I have a 500GB SSD in which i would like to have both Windows and Ubuntu. My plan is to have something similar to this: Windows 8.1 and ubuntu 14.04 Uefi boot

  • an efi partition (created by windows installer) which will have Grub as bootloader
  • 150GB ntfs for Windows
  • 15GB ext4 for Ubuntu (root)
  • 35GB ext4 for Ubuntu (home)
  • ~8-16GB swap for Ubuntu (I have 16GB RAM)
  • ~284-292GB ntfs for Data shared for both Windows and Ubuntu

My current setup is

  • 200GB ntfs Windows

  • 300GB ntfs for Data

I plan to shrink both the Windows and the data partiton in order to achieve my desired plan.

My questions:

  1. Does the order of partitions matter? Does it matter if the ubuntu partitions are not at the end/beggining of the drive? Does the swap partition behaves better if its the last/first partition?

  2. Can I use the shared NTFS Data partition between windows and ubuntu without encountering problems?

  3. Do I have enough space for my ubuntu /home partition (thinking that I'll have access to the ntfs shared partition)?

Edit: Laptop, Asus N56jr, i7, 16Gb Ram, SSD samsung 850 evo 500gb

Windows 8.1 and Ubuntu 14.04

  • What brand, model system? What version of Windows? If Windows 8 or later, you must make sure fast start-up is off as that is always on hibernation and it will also create issues on shared NTFS partition. Size of /home depends only on what data you may save in /home. If you are really storing all data in shared NTFS you do not need much for /home. – oldfred Jul 1 '15 at 14:54
  • Edited to show model. Yes my plan is to have everything data related shared on one ntfs partition which would be around 300GB. – Cristian Jul 1 '15 at 15:15
  • Ubuntu will boot so fast on SSD, that hibernation does not save you much if anything. My motherboard's UEFI has timer on fast boot that can be set. So I kept fast boot on, but set time to 3 sec so I can still get into UEFI. I also set 3 sec on grub. Or 6 sec of my total boot time of about 20 sec is my own delay settings. Logs say boot is about 6 sec, but that does not include everything. – oldfred Jul 1 '15 at 17:04
  • My SSD is 120GB, I can only have * an efi partition (for windows) 85GB ntfs for Windows 20GB ext4 for Ubuntu (root) ~5GB ext4 for Ubuntu (swap) (I have 16GB RAM) Is this ok? Also what would be the install order: Windows 8 then Ubuntu or the other way around? – thednp Sep 7 '15 at 16:28

Your partitioning is reasonable.

  1. Order of partitions does not matter.

  2. Yes, you can.

  3. It depends on what you will install to Ubuntu /home partition. E.g. steam games are installed there. But generally it must be enough in most cases.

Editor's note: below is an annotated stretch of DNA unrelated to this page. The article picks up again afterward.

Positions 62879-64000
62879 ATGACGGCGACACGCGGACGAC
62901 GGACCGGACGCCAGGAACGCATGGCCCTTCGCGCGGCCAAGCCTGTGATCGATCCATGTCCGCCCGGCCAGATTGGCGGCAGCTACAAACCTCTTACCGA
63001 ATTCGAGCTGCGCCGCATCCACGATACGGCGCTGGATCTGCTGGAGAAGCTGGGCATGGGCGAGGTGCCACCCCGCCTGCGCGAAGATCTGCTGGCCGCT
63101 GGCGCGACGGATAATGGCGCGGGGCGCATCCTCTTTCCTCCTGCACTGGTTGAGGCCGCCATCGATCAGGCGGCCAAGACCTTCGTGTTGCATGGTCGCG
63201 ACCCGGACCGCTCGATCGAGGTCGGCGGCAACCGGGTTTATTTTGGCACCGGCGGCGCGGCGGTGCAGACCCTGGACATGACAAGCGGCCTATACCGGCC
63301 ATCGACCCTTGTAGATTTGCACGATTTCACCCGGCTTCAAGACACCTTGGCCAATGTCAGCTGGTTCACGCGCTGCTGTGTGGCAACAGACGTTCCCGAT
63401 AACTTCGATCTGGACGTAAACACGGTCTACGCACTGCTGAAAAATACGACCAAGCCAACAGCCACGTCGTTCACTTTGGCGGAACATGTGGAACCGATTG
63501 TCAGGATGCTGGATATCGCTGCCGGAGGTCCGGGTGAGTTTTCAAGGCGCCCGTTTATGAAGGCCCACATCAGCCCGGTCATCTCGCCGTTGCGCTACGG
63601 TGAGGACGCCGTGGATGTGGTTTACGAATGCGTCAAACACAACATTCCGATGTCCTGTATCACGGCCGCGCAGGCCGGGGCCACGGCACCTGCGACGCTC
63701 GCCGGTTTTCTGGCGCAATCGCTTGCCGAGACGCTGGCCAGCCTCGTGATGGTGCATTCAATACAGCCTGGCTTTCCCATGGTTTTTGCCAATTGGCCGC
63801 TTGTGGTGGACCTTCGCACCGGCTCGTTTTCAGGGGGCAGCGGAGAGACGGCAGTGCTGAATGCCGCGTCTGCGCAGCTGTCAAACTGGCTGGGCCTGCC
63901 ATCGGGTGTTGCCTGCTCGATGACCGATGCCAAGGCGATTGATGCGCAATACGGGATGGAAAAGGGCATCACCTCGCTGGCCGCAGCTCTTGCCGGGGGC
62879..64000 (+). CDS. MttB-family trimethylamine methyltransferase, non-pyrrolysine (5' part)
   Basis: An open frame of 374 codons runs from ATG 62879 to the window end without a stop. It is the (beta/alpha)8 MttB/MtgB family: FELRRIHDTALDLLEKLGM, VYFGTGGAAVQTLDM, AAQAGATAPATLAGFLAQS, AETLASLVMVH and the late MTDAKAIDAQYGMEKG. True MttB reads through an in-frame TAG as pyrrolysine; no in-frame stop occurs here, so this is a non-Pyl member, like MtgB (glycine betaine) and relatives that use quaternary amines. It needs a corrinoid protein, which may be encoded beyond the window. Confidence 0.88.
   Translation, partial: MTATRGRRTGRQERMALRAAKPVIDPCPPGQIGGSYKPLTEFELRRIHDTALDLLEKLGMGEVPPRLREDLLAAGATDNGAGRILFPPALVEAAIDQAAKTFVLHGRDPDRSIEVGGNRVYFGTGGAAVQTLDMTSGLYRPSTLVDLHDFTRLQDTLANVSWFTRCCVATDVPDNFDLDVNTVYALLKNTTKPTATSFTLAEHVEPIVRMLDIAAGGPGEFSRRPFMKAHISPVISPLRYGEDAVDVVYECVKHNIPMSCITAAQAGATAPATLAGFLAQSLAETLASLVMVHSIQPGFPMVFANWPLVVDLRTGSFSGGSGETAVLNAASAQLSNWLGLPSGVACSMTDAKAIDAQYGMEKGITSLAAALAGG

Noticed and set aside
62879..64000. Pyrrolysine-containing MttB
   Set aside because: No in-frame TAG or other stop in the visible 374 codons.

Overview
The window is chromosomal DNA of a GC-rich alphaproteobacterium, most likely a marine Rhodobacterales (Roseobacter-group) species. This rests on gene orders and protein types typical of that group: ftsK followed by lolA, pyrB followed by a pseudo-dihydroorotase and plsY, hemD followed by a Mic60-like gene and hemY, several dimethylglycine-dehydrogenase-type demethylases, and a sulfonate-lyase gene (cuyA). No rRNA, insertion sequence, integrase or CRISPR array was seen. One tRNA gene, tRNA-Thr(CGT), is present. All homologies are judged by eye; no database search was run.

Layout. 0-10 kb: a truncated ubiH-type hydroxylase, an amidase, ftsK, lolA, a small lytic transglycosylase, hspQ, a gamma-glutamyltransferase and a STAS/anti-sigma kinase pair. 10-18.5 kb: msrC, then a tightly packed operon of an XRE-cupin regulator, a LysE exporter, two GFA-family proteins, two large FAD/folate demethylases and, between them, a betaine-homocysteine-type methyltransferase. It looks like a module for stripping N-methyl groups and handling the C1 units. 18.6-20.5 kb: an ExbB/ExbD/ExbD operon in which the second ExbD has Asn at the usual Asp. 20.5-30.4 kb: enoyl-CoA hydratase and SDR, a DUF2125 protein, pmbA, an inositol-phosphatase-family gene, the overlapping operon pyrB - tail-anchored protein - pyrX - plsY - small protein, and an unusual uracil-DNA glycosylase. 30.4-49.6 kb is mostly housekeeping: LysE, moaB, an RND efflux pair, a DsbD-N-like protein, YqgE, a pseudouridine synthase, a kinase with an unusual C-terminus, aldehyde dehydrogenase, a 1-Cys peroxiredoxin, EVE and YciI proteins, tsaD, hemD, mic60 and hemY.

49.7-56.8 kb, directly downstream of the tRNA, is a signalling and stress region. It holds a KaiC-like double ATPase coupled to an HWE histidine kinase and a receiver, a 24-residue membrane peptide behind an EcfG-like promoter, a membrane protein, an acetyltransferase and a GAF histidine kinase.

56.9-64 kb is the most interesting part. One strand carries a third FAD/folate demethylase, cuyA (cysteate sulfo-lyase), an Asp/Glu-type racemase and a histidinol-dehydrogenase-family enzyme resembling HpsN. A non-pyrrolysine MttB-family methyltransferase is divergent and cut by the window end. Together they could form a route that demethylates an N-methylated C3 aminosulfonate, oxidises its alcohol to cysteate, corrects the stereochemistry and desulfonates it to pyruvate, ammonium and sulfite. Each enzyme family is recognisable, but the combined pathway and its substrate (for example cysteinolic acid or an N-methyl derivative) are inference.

1. If your disk uses MBR partition table, then both Windows and Linux root partitions should be in first 3 partitions on disk (if you want to use extended/logical partitions) or in first 4 partitions (but then you cannot use extended/logical partitions, because MBR is limited to max number of 4 "normal" partitions). If your disks uses GPT partition table, then the order of partitions doesn't matter. On SSD disks it also doesn't matter if your swap partition is first or last, SSD disks should read/write all data at the same speed.
  2. Yes, you can, but if you mount that partition on Linux, then hibernate Linux and start Windows, you may lose some data when you run Linux next time. You should remember to not start a system if some partition is mounted on another, hibernated system (Ext4 partitions are quite save, because Windows can't mount them without some 3rd party software).
  3. It depends on what you want to store in you home directory, but if you have most data on your NTFS partition, then it should be OK. Steam installs all the games to your home directory by default, so you should create a Steam Library on another partition and use it instead of default one.
  • Okay. For question 2: would hibernating ubuntu lock my Shared data partition? I thought that it would only deal with the root and home partition. Can you provide an example where ubuntu hibernation would cause such issues? – Cristian Jul 1 '15 at 14:21
  • @Cristian This post is wrong. Hibernation of Ubuntu will not lock anything in NTFS. – Pilot6 Jul 1 '15 at 15:20
  • @Pilot6 okay that makes sense. I would think that only root and /home would be part of the hibernation process. But for the sake of better understanding, can this scenario happen? Have Xampp installed on both windows and ubuntu and both installations to share the same htdocs (which would be on the ntfs shared data partition). If xampp is running in ubuntu and I hibernate would that cause the xampp in windows not to have access to htdocs? – Cristian Jul 1 '15 at 15:25
  • @Cristian As far as I know, Ubuntu does not lock NTFS partitions on hibernate. But you can test it. – Pilot6 Jul 1 '15 at 15:31
  • Ubuntu won't lock any partition while hibernated, but Ubuntu may be in the middle of some operations on disk, when you hibernate your system and next time when it wakes up, it tries to resume previous operations, but data may be changed (especially Master File Table), because filesystem has been mounted on Windows in the meantime. Ubuntu may then write some wrong data to disk. You can see an example here (read the accepted answer): superuser.com/questions/39532/… – Sai Kurogetsu Jul 1 '15 at 15:41

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